Representatives from CADNA are attending the ICANN meeting in San Francisco and will be blogging about their observations. Check back here for updates, and follow our tweets @CADNA.
This morning, attendees gathered for the Welcome Ceremony, where ICANN leaders Peter Dengate Thrush and Rod Beckstrom, along with Ira Magaziner, Vint Cerf, Larry Strickling and Andrew McLaughlin spoke on the evolution of the Internet and ICANN, and their visions of the organization’s future role in the continuing development of Internet technologies.
The overarching theme of this morning’s ceremony was the commitment to ICANN’s multi-stakeholder model. As the Chair of the ICANN Board Peter Dengate Thrush pointed out, ICANN’s primary function is to preserve the security and stability of the Internet; promote competition as appropriate; and develop policies from the bottom-up. All these functions, according to the speakers, are better achieved through a multi-stakeholder model.
Throughout the history of the Internet and leading up to the development of ICANN, various governments have clashed over Internet-related issues. Ira Magaziner, policy advisor to President Clinton and one of the architects of ICANN, stressed that allowing Internet governance to be controlled by an intergovernmental body would stifle innovation and creativity, because it would become bogged down in bureaucracy.
As an interesting counterpoint, Larry Strickling, Administrator of the National Telecommunications and Information Administration (INTA) supported the multi-stakeholder model, but also emphasized that ICANN needs to work more cooperatively with governments. In order for the reality of ICANN to meet its vision, a great deal of work remains to be done. While he offered his support of ICANN’s progress, Strickling made it clear that there was still plenty of room for improvement, particularly in terms of implementing the recommendations made by the Accountability and Transparency Review Team and working towards the political stability of the Internet.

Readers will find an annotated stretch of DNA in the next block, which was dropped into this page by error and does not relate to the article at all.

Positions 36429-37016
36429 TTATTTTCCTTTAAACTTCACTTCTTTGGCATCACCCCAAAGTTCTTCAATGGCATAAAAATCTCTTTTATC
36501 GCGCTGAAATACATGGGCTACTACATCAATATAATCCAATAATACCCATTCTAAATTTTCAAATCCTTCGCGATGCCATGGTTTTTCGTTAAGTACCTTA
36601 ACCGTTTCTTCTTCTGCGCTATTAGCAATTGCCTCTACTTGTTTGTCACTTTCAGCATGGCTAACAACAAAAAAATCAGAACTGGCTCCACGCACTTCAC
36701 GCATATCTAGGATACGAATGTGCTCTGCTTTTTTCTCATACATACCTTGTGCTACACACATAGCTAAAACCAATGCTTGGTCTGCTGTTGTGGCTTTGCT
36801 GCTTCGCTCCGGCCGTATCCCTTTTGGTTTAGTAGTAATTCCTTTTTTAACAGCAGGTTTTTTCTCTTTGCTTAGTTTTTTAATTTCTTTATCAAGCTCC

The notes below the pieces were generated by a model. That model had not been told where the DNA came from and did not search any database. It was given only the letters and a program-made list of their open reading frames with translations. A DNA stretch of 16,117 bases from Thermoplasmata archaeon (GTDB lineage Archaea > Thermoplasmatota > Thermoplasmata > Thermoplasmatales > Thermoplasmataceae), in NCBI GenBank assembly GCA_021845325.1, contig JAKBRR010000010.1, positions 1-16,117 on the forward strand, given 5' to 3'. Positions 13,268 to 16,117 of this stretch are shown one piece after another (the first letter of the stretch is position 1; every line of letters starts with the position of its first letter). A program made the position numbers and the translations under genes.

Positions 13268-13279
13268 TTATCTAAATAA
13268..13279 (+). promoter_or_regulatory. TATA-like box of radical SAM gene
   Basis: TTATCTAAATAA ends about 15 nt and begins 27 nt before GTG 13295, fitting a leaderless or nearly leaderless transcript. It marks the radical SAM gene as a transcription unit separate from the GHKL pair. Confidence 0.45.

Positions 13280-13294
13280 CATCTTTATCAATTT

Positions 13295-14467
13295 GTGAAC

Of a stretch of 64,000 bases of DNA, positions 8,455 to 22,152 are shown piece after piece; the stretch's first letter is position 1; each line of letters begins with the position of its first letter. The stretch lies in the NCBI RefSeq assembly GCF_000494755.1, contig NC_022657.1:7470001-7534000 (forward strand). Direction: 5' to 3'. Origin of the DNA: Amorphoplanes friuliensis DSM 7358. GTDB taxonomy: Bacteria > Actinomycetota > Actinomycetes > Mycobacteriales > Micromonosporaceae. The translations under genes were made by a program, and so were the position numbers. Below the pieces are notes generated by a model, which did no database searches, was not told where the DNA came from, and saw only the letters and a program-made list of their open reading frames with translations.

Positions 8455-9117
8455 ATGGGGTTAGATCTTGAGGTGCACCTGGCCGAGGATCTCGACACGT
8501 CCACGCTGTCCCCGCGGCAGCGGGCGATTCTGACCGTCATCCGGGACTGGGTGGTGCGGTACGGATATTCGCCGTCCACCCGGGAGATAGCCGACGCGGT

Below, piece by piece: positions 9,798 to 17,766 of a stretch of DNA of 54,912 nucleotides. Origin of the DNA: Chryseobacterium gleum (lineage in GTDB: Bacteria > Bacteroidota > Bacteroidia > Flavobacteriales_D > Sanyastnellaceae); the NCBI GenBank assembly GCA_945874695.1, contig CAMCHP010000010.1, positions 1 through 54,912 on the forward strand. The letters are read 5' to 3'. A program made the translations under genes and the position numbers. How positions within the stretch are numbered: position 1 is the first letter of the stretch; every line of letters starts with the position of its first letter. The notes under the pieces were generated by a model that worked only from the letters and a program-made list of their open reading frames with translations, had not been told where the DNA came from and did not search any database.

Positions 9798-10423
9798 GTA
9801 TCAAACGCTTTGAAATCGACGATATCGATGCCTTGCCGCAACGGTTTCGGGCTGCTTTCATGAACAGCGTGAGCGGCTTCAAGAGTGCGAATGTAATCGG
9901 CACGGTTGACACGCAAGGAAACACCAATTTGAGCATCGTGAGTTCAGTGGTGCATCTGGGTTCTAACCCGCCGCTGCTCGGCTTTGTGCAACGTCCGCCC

ICANN CEO Rod Beckstrom wrapped up the ceremony and, unsurprisingly, took a very optimistic perspective toward ICANN’s progress thus far and what it can accomplish in the future. In particular, he recalled the recent meeting between the ICANN Board and the Governmental Advisory Committee as a success in accountability and transparency, as well as cooperation between the two groups. This somewhat rosy hindsight view of the meeting may seem surprising to members of the intellectual property community, as one of the biggest outstanding issues – trademark protection in new gTLDs – was completely omitted from those discussions. But on the other hand, Vint Cerf, one of the fathers of the Internet, insisted that IP protection does not actually fall under ICANN’s purview.
This is news to us. As the chief Internet governor, ICANN is ideally positioned to protect IP rights in the domain name space. In one very prominent example, trademark protections feature prominently in every version of the Applicant Guidebook for new gTLDs (albeit imperfectly). It should be interesting to see what other surprising facts are revealed over the course of the meeting here in San Francisco.